Tag Archives: Halloween

Atrox Factory

Last year we said we were going to go to the Atrox Factory in Leeds, Alabama. We held true to our word. We did indeed go to the Atrox Factory.

It’s hard to imagine that a 20 minute haunted walk-through would be worth the two hour drive to Leeds, followed by a two hour wait in line, followed by a two hour drive home. But sure enough, it was worth it. It was worth the time spent in transit and the admission price too ($15 per person).

Leeds is a small town, but the folks who run Atrox have managed to find a perfect place for their sprawling event. We were told by an employee that all of the folks who work there are volunteers, which would explain why there was so much more passion there versus what we saw last year at the disappointing Sloss Fright Furnace in Birmingham. We were also told that the proceeds of Atrox went to a charity benefiting children, but we weren’t told which one.

That should be a hefty amount, because on the Friday night we went (the last weekend before Halloween), the place was slammed. There were a lot of teenagers there, although none seemed to be there for the “celebrity” that Atrox had brought out to sign autographs — some guy who played a killer coal miner in a 3-D remake of a Canadian horror movie called My Bloody Valentine.

But the autograph signing and horror movie screening are really just diversions to consume time while waiting to walk through the haunt. And that’s the real story. The whole thing is highly-professional and well worth seeing. It might be spoiling a bit of the fun for you to read this very favorable review from Haunt World, but probably not.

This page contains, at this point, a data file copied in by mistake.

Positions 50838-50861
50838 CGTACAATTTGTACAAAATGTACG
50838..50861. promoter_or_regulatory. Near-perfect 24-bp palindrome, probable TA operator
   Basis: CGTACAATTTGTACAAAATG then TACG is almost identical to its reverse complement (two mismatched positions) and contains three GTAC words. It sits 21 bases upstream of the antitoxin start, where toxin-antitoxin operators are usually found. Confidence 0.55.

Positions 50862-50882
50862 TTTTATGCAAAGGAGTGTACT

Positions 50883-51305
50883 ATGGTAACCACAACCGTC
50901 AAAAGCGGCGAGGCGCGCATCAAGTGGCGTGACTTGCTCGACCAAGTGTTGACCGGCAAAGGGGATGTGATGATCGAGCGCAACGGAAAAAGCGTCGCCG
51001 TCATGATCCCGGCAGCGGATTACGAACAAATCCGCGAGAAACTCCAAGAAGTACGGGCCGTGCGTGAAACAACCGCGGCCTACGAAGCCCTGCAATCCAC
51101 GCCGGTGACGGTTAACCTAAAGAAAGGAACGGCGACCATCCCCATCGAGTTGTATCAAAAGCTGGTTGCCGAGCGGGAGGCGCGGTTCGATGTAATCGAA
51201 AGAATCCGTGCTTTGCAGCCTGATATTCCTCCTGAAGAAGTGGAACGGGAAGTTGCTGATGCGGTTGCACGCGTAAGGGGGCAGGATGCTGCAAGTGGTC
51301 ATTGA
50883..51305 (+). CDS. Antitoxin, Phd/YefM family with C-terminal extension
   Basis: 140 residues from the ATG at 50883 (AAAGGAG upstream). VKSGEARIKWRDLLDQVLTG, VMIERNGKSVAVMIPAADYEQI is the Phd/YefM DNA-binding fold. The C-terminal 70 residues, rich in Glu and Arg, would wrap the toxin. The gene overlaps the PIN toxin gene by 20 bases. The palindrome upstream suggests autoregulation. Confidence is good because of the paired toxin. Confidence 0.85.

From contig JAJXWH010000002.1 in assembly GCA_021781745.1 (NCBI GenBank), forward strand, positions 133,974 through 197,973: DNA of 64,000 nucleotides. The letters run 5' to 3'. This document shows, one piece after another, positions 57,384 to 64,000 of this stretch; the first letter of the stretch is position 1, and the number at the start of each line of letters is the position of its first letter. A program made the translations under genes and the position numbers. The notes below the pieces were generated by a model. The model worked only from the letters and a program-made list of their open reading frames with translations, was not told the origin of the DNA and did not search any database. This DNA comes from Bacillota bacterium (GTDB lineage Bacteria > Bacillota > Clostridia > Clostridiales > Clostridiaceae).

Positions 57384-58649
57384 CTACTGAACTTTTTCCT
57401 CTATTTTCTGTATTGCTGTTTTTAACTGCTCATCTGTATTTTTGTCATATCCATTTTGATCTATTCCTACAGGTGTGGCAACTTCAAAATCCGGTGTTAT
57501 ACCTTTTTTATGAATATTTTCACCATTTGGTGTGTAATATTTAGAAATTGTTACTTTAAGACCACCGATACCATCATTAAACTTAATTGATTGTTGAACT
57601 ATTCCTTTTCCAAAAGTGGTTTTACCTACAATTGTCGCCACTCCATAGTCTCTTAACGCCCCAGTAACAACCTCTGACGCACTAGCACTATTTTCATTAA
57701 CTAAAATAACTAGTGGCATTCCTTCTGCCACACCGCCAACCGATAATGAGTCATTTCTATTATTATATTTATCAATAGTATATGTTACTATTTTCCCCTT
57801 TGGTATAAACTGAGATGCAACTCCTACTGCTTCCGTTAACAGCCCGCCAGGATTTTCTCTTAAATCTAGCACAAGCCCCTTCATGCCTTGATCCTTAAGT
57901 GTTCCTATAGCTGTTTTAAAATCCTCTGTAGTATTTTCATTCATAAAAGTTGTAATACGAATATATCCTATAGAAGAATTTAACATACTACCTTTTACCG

I don’t want to give away too much of what you’ll see when you go through the exhibits. The shock of it all is part of the fun. But even a jaded veteran will find it exciting to push through the doors and barriers into each scene, which are highly detailed and staffed by actors and actresses who are experts at frightening. There’s a good mix of animated props and sets, atmospheric dread, and simple masked folks stepping out of shadows. None of the scenes feel like cheap gimmicks and even though we got separated from the group we walked through with (we think they just sprinted ahead out of terror), the actors managed to “reset” the scene to still give us a scare even though our group had fragmented.

All in all, we were in the palms of the hands of those who put on the production. Nearly every twist or turn evoked either dread, genuine shock and fear, or, at minimum, a feeling of being impressed by all of the time and effort that went into the detailed renderings of, say, the mad scientist’s lab or the crazy butcher shop of corpses or the giant demon thing feasting on the contents of coffins. There was gore. There was sawdust. There was a trippy disorienting tunnel with a tilting ramp. There was, of course, a chainsaw.

The adrenaline of a good long scare just can’t be replaced. Well worth attending.

The Corn Maize — a Photo Gallery

Halloween in Montgomery